Quinoa Imports Growing Steadily from South America to Europe

Submitted by Aaron Sanders on Sun, 04/19/2020 - 08:08
Quinoa Imports Growing Steadily from South America to Europe

Quinoa is another Peruvian (or South American) pseudo-cereal that has been gaining market share across North America and Europe in the recent years.

As per Organic Market Europe report, Peru is the largest exporter of Quinoa, followed by Bolivia and Chile. Even farmers in California started growing quinoa considering high prices and increased demand for this gluten-free grain.

Gluten free products have been gaining popularity in ingredients and snack products. While majority of people consuming gluten free diets aren’t having any kind of gluten allergy, they are consuming these products for two major reasons.

Some of them are just following the trends and as gluten free is the cool thing to eat, they are consuming it.

Others are consuming gluten free products as they are lighter compared to grain products with gluten. In the start of gluten-free trend, the products made from grains with no-gluten weren’t good in taste. But, in the recent years, companies have come up with better tasting gluten-free products.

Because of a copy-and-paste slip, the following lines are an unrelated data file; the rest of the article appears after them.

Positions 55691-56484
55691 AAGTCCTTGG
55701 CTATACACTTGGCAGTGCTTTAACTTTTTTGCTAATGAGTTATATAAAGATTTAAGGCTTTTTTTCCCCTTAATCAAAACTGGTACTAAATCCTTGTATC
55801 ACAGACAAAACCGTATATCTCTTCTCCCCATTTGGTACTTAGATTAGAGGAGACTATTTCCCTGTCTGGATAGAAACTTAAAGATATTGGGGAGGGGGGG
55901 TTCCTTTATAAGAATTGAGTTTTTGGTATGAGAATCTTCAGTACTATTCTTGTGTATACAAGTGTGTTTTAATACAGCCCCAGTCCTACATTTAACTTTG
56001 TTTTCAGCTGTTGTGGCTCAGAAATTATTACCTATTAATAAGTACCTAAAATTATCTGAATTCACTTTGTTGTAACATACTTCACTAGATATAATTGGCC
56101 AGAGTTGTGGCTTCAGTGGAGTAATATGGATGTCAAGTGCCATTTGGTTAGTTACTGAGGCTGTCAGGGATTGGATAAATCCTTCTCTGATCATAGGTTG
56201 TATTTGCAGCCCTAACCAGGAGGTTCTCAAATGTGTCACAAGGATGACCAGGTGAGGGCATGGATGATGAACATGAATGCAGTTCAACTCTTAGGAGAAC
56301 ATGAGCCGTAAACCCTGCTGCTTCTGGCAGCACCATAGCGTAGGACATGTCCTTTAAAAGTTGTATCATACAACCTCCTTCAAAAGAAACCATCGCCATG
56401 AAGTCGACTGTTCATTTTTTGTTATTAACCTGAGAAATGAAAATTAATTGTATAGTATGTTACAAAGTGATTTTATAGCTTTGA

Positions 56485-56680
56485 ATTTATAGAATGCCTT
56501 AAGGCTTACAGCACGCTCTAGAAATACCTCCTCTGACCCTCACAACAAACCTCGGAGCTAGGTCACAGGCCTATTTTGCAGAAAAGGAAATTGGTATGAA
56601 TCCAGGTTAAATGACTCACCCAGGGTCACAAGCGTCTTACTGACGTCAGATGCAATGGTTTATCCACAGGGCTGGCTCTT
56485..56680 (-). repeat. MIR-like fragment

In Europe, the Netherlands is among the biggest importer of Quinoa. Out of total import to Netherlands, 63 percent is re-exported to other European countries.

France imports the highest volume of quinoa from South America, followed by Netherlands and Germany. As consumption is higher in local markets, France and Germany re-export less compared to the Netherlands.

Peruvian farmers mainly have small land holding and they account for highest market share. Compared to Peru and Bolivia, the farm size in California and some of the European farms growing quinoa is large.

However, the demand has been growing for Peruvian and Bolivian product, which is actually helping the economy in these regions. As many of the big importers in Europe are concerned about helping local communities, the demand for Fair Trade quinoa is also growing. While some of the products aren’t certified FairTrade, there is certainly a talk about offering fair prices to farming communities in South America.

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